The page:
This is another article on the theme of defining groups in a hierarchical classification. A previous article described homogeneity analysis to visualize how any well any number of groups, defined at the same level accounts for the variability in the dataset, as measured by within-group pairwise distances. Here we will look at testing whether splitting a particular group into two daughter groups is supported by the data.

Suppose we have a group G containing N objects which we are considering splitting into two groups G1 and G2 consisting of N1 and N2 objects respectively. A Monte Carlo approach to testing whether this is worth doing is as follows:

1. Calculate the mean within-group pairwise distance that would result from defining G1 and G2.

2. Randomly allocate objects to two groups of sizes N1 and N2 and calculate the resulting mean within-group pairwise distance.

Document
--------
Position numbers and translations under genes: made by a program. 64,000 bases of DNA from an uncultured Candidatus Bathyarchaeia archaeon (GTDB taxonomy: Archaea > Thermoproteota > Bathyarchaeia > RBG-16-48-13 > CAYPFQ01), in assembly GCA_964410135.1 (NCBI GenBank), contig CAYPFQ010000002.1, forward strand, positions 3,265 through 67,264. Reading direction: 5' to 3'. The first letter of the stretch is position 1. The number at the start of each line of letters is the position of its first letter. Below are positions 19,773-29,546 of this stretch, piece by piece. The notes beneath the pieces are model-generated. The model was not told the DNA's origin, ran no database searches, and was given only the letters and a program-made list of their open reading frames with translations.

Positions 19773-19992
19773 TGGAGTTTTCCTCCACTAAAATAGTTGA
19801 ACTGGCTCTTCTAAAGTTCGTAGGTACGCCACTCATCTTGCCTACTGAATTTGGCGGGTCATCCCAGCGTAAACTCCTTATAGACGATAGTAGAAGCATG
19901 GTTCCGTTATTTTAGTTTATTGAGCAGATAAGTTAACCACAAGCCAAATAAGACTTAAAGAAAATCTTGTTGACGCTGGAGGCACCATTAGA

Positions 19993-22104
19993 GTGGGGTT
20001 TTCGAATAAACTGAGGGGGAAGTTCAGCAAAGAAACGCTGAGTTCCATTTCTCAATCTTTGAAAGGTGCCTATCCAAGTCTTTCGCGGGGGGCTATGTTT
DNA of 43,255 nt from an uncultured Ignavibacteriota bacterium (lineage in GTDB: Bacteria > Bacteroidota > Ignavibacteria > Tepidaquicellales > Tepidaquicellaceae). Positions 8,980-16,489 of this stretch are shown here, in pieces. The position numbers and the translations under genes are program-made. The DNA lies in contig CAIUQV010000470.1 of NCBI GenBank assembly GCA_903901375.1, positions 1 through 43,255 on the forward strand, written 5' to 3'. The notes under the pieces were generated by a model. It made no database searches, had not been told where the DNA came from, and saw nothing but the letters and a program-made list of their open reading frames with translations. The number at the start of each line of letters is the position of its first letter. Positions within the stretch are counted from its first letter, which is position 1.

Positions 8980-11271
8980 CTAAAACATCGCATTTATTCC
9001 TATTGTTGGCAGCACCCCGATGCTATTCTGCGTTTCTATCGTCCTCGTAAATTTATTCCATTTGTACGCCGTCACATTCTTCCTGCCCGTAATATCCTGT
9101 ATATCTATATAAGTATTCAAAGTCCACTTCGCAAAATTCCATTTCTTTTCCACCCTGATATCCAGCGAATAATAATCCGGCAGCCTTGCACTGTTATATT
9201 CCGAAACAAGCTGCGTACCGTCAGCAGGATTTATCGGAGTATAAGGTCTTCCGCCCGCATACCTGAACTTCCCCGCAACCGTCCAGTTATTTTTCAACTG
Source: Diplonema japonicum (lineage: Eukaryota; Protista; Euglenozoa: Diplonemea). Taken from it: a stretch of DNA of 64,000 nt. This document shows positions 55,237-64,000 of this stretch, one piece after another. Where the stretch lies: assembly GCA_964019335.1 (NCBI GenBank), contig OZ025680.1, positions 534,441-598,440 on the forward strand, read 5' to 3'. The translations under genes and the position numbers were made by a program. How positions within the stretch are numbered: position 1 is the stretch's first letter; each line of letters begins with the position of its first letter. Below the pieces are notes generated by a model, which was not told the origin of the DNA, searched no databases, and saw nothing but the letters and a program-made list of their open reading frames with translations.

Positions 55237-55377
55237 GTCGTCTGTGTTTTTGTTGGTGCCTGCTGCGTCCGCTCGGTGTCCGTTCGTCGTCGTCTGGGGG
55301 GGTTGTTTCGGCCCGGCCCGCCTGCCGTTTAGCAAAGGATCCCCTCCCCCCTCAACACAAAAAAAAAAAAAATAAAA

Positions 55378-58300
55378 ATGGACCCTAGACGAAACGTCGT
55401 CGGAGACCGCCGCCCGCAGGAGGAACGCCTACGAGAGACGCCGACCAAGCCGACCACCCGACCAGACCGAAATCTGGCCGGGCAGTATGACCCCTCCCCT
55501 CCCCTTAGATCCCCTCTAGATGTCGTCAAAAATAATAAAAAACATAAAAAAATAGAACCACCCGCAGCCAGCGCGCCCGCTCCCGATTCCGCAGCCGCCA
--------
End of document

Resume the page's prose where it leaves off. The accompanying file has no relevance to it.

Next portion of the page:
3. Repeat step 2 a large number of times (e.g. 999) to create a vector of Monte Carlo means. Add the actual mean from step 1 …

Suppose we have a group G containing N objects which we are considering splitting into two groups G1 and G2 consisting of N1 and N2 objects respectively. A Monte Carlo approach to testing whether this is worth doing is as follows:

1. Calculate the mean within-group pairwise distance that would result from defining G1 and G2.

2. Randomly allocate objects to two groups of sizes N1 and N2 and calculate the resulting mean within-group pairwise distance.

3. Repeat step 2 a large number of times (e.g. 999) to create a vector of Monte Carlo means. Add the actual mean from step 1 …